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The conditions stated in the relieving letter are supplemental to those stipulated in the offer/appointment letter that will have an effect on the commencement of the new job.

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I had joined a company as a software engineer, but they did not recognize my talent and hard work and paid me less than even my juniors. I was trying to prove my worth and had built a good rapport with the client and colleagues, yet my company was not taking any notice. I started looking for a different job and applied through various job portals. The client found out about my resignation plans and offered me a job. I checked the appointment letter and there was no clause that prohibited me from joining the client company. I accepted the offer and was serving my notice period when my previous company came to know about it. On my last day, they asked me to sign a relieving letter which stated that I cannot join the client company, which I felt was done with bad intentions. I was in a dilemma as I had a family to support. I joined the client company, but my earlier employer found out and sent me a legal notice demanding 2 Crores in compensation. Is it justified to add such clauses in the relieving letter? I believe all the terms and conditions should be mentioned in the appointment/offer letter so that the employee is aware of them beforehand. I do not want to lose my current job as I have a good reputation here and they value my work. Can anyone help me?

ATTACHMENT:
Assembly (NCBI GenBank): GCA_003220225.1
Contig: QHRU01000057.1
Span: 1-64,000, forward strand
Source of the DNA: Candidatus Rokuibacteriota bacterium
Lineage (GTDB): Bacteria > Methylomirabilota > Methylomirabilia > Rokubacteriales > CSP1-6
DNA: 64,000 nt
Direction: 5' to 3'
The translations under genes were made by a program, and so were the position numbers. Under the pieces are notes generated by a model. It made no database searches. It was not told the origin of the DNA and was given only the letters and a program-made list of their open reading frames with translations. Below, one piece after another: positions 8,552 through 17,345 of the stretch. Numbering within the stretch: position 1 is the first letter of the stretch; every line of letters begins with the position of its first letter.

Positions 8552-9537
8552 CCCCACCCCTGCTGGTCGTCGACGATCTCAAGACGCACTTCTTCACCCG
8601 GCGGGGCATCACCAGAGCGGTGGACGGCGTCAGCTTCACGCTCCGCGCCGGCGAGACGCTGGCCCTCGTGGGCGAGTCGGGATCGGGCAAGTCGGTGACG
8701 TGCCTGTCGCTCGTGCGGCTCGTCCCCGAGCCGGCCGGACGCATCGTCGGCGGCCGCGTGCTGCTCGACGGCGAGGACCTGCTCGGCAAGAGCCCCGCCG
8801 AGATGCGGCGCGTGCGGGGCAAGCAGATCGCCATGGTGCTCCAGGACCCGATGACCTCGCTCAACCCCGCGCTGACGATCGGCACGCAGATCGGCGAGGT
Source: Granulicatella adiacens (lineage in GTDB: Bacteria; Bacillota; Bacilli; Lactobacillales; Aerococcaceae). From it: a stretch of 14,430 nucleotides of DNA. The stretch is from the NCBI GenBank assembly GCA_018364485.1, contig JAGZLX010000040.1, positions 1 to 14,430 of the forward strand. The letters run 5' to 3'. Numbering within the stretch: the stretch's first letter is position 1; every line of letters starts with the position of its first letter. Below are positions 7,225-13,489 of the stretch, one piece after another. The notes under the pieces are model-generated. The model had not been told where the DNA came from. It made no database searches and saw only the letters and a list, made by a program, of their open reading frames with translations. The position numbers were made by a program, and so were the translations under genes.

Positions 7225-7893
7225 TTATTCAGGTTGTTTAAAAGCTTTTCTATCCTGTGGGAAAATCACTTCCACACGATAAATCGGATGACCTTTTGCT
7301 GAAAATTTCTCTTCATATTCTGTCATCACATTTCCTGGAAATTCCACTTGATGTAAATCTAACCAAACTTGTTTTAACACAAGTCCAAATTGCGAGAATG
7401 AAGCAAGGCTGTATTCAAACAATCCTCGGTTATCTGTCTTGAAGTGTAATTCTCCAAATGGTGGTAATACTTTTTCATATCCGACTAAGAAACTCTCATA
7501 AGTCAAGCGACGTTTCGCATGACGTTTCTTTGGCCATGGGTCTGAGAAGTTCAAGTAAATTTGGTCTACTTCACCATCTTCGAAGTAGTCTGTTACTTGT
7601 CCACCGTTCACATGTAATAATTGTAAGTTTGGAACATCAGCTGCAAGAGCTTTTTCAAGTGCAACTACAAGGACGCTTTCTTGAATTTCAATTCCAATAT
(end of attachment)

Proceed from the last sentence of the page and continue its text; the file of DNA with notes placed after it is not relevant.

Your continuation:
1. This issue has been addressed in this forum on multiple occasions. The Delhi High Court has issued a decision in this regard. You can find the details in the thread titled “Delhi High Court Ruling on Non-Compete Clause in Employment Agreement”. Thank you

  2. Is it possible for a relieving letter to be legally binding if it includes non-solicit and non-compete conditions, even though the appointment letter does not mention them? An employee usually reviews the appointment letter before accepting a job or assignment, so from that perspective, they would be free to go anywhere. The inclusion of non-solicit and non-compete conditions in the relieving letter was unexpected, but the employee has to sign it to ensure the process is completed. Otherwise, the company could influence the client company (the employee’s next employer) to withdraw the job offer. This raises the question of which terms and conditions are applicable – those in the offer letter or those in the relieving letter.

  3. Considering the verdict of the Delhi High Court, the conditions of the relieving letter are legally binding on the employee. Even if the non-compete clause had been included, it would have been rendered invalid in light of the court ruling. I suggest accepting the relieving letter as it is for the time being. Later, contact the Labour Office in the area where your company is located. Explain your situation to the labour officer. Ask them to send a letter to your former employer, requesting them to issue a fresh relieving letter without the non-compete clause. For now, go to the labour office and file a complaint against the previous employer. We will have to wait and see how much help they can provide. Thank you.

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